Bone Stress Fractures


Stress fractures are a common occurrence particularly in sporting endeavours and in recruits in the armed services, with overuse of the lower limbs a common theme. The lower leg is the most frequently affected area but other parts, even the arms, can be affected. The tibia, fibula and metatarsals are the most obvious areas to suffer, with further up the lower limbs much less commonly occurring. Repetitive stresses to the bones of a level not sufficient to cause direct fracture are the underlying cause of this injury.

Increasing levels of pain reported in the part during activities or exercise is the typical pattern of presentation, with a recent upturn in the intensity or frequency of training often reported. Treatment is uncomplicated and involves reducing the levels of activity and in some cases by immobilisation. Most heal without problems but there are some fractures which are much more likely to suffer from non-union and for which surgical intervention may be required. With orthopaedic surgery and formal immobilisation these fractures will eventually heal.

A stress fracture is likely to occur when bone is stressed many times in a similar manner, mostly without any particular individual event occurring. As repetitive compression and tension stresses are applied to the bone it sustains micro-damage which is repaired continually by the bone remodelling process. If the bones sustain increased levels of microscopic injury they may not be able to repair themselves quickly enough by remodelling and strengthening, leading inevitably to fracture. Increased physical activity is a common factor in these injuries.

Factors which increase the likelihood of a fracture occurring are reducing the bone area across which the stresses are acting, increasing the absolute levels of force and making the application of such stresses more frequent. The cross-sectional area of the bone is the factor determining the results of force applied, a smaller area meaning a higher order of force is suffered by the bone. Or the force could be increased in itself. Typical examples of risky activities are jumping or running, with other risks being changes in the exercise surface and techniques used.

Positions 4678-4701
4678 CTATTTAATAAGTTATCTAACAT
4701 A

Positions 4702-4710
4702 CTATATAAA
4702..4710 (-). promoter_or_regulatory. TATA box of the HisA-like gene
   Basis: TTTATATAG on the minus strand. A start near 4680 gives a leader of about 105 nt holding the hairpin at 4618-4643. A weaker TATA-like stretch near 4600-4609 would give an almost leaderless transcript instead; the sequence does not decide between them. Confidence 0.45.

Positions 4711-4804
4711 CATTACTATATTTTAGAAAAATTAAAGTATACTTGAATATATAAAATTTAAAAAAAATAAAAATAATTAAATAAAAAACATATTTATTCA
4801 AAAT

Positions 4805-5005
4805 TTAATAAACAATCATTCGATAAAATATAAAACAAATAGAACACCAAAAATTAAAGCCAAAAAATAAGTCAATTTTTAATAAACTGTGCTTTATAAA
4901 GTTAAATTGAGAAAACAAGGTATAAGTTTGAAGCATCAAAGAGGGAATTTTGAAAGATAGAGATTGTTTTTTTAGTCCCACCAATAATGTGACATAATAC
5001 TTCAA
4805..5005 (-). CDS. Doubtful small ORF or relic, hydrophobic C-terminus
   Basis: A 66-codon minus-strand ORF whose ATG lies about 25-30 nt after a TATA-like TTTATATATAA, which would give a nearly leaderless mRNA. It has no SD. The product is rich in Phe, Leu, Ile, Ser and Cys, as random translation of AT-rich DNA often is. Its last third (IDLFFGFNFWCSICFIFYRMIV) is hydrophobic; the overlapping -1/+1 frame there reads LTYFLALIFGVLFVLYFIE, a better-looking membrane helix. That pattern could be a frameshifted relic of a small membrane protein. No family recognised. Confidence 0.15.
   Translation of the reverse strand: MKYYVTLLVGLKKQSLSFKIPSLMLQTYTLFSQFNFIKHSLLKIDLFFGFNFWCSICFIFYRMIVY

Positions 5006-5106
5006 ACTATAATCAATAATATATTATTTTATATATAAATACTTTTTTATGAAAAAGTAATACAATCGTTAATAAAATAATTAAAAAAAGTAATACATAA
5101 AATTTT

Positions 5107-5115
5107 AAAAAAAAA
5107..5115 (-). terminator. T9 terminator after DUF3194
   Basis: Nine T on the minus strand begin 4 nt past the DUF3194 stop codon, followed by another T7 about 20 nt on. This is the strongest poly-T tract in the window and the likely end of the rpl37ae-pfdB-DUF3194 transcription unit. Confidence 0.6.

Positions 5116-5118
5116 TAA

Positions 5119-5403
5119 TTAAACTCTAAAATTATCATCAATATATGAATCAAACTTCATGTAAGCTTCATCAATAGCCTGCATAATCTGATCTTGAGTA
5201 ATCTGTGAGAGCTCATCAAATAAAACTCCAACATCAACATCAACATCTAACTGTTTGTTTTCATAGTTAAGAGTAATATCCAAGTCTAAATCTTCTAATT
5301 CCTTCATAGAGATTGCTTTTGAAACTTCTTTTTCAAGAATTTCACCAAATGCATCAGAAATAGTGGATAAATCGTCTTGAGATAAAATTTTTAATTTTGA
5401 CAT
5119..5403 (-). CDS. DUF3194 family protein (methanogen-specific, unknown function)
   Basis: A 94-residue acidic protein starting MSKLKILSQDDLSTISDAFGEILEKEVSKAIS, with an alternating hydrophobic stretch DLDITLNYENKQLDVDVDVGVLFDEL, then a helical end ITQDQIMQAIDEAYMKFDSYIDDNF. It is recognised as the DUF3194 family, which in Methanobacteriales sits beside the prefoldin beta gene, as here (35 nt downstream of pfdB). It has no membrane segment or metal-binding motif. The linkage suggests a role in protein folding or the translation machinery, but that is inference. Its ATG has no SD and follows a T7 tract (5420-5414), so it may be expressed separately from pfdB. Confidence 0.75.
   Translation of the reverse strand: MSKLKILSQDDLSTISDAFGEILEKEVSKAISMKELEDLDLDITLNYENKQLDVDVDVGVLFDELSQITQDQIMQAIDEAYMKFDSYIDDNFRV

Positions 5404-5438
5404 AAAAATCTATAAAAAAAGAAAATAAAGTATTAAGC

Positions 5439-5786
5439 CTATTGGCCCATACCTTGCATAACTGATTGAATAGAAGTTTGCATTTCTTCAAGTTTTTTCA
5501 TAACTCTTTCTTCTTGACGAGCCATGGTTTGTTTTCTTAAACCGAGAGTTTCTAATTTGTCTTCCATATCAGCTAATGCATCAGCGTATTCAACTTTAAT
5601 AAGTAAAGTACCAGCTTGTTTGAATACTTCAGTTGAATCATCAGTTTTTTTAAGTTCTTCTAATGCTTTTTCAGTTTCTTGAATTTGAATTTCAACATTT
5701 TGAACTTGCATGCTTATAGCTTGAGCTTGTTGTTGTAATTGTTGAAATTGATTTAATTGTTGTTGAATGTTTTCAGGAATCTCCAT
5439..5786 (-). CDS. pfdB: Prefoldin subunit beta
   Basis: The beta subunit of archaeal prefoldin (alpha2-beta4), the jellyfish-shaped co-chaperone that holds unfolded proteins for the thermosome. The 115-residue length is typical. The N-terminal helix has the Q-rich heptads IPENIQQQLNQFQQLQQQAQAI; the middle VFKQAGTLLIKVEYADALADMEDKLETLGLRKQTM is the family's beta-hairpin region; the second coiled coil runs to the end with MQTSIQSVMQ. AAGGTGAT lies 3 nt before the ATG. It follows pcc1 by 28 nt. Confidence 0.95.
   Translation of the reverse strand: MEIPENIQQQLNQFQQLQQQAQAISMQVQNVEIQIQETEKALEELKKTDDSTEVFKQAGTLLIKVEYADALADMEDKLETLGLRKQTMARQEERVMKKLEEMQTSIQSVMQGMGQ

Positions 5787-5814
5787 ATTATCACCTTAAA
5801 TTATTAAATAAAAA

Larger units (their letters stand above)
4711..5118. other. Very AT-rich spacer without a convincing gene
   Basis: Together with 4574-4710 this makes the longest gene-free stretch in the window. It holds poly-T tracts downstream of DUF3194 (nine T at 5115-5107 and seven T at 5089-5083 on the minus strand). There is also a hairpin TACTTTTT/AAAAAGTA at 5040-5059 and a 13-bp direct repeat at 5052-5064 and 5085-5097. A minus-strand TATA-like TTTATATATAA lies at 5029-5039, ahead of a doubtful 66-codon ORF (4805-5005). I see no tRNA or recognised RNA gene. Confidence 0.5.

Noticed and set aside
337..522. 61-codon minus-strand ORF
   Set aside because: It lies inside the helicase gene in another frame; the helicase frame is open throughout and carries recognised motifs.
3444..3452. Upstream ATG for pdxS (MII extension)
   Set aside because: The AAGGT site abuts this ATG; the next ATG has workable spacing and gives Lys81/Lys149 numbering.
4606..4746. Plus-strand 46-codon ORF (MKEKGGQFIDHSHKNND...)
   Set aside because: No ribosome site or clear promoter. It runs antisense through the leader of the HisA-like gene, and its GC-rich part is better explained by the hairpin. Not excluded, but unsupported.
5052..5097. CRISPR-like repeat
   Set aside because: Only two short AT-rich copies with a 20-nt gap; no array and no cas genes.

Additional factors could be risk factors such as reduced bone density, dietary changes, weakness or other mechanical factors as the other factors are all mostly presumed to be the key ones. Scientific research has indicated being female, having a low body weight, poor diet and many other factors may be important. Female runners are particularly at risk, with reduced caloric intake, disturbances in menstrual cycle and lower bone density presenting in such athletes and others who require a low body weight such as ballet dancers.

The most common onset for a stress fracture is low profile and without high pain levels, typically following repeated bearing of weight on a part of the foot or leg and without any incident. The pain will resolve when the patient takes their weight off the part and re-occur when they once again repeat the typical movement. Local palpation of the injured areas may show oedema and pain or tenderness but there may be a lapse of between 2 and 4 weeks before a fracture can show up on an x-ray. Earlier detection of fractures may be possible with bone scanning.

Stress fractures are mostly treated with conservative methods, the most effective and the most straightforward being to limit the aggravating functional activity responsible for a period of four to six weeks. If weight bearing causes significant pain then it can be restricted by using elbow crutches with a rigid walking boot, brace or below knee plaster cast. Studies have been done on wearing corrective orthoses in shoes and there is some evidence they can reduce the incidence of stress fractures, with some potential benefits from shock absorbing insoles

Stress fractures in most areas of the body heal without complications but in some cases healing can be delayed or not occur at all, so-called non-union. Delayed or non-union is more common in certain areas such as the bases of the second and fifth metatarsals in the feet. Routine review of these fractures is important to assess whether further immobilisation or internal fixation is needed.